On a side note, I was incredibly disappointed with Wegman's options. Much inferior to Whole Foods.
4.25.2009 6:36pm
Jay:
Amanda--What liquor store in DC is open on Sundays?
4.25.2009 6:47pm
t-boy (mail):
Servus! Make sure and get some Almdudler and Red Bull to add to the non-alcoholic selection of Austrian drinks.
4.25.2009 8:06pm
George Lyon (mail):
No liqour store is open on Sunday in DC. But grocery stores sell wine and beer on Sunday. Chevy Chase is the best place for beer. Austrian wine should be available at any of the major liqour stores: Calvert Woodley, Pearsons, Sneiders or MacArthur.
4.25.2009 8:08pm
epeeist:
Looking a bit outside the normal (though I am surprised no-one has suggested an Austrian riesling?), as at the time of his birth(pre WW1) the Austro-Hungarian empire (the "dual crown") still existed, perhaps you would be willing to add Hungary? I suggest that because Tokaji (depending on your price range, 4 puttonyos up to aszu essencia) is one of the world's great sweet wines (like a Sauternes) which reportedly the Austro-Hungarian emperors used to drink aged 200 years or so. Some of the Austrian BAs and TBAs (beerenausleses and trockenbeerenausleses) not made from riesling are also good values if you want a sweeter wine. I've had some good Hungarian reds also but also some pretty bad ones...

My recollection is that Austria-Hungary may also have controlled part of what now is Italy, and Wikipedia notes Hayek fought on the Italian front in WW1, so if you want an excuse to add Italian wines, I'd go Italian for reds, Austrian for whites, and Hungary for tokaji (not to be confused with "tokay" from Alsace).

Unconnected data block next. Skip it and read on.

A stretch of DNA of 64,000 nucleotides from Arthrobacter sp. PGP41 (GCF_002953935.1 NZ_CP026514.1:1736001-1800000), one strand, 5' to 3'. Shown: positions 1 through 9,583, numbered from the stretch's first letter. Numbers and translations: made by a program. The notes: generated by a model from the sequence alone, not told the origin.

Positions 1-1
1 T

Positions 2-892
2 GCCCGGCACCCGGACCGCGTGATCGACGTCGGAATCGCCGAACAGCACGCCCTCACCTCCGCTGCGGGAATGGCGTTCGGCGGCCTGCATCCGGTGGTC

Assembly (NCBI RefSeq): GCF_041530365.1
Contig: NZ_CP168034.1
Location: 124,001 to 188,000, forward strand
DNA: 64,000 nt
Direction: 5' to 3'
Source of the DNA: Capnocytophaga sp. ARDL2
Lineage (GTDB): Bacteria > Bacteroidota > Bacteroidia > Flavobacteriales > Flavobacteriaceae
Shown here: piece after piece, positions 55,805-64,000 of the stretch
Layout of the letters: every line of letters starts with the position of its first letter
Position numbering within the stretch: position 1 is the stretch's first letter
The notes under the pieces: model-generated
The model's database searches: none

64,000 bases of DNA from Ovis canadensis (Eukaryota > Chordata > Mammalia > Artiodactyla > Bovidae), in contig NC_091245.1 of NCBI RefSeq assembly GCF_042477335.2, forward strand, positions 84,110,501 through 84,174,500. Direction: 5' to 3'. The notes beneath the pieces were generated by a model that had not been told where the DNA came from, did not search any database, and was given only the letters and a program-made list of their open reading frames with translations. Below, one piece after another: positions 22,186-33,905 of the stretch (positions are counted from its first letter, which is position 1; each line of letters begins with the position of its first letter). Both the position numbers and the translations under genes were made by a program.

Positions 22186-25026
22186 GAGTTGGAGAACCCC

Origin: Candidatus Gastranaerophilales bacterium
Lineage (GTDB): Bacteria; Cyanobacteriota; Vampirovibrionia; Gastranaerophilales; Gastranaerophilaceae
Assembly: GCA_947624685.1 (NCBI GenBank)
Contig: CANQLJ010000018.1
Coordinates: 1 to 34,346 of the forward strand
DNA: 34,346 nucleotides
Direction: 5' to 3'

4.25.2009 8:58pm
Eli Rabett (www):
You might be interested in one of the sweeter 1985s, still edgy and quite appropriate
4.25.2009 11:52pm
econprof:
The Austrian Embassy has an "Office for Science and Technology": they maintain contacts with scientists, so they might even support your party symposion (their telephone number is (202) 895-6754: When you call, introduce yourself as "Professor Somin"..).

I do not view wine and beer as the highlights of Austrian cuisine.

If you want to cook: You find some links at

http://www.austria.org/content/view/100/116/

If you want some almost real Austrian food try Leopold's Kafe in Georgtown:
http://www.kafeleopolds.com/

They have coffee (DO NOT ORDER DRIP) and sweets which are almost as good as in Vienna...
4.26.2009 2:35am
The Mojo Bison (mail) (www):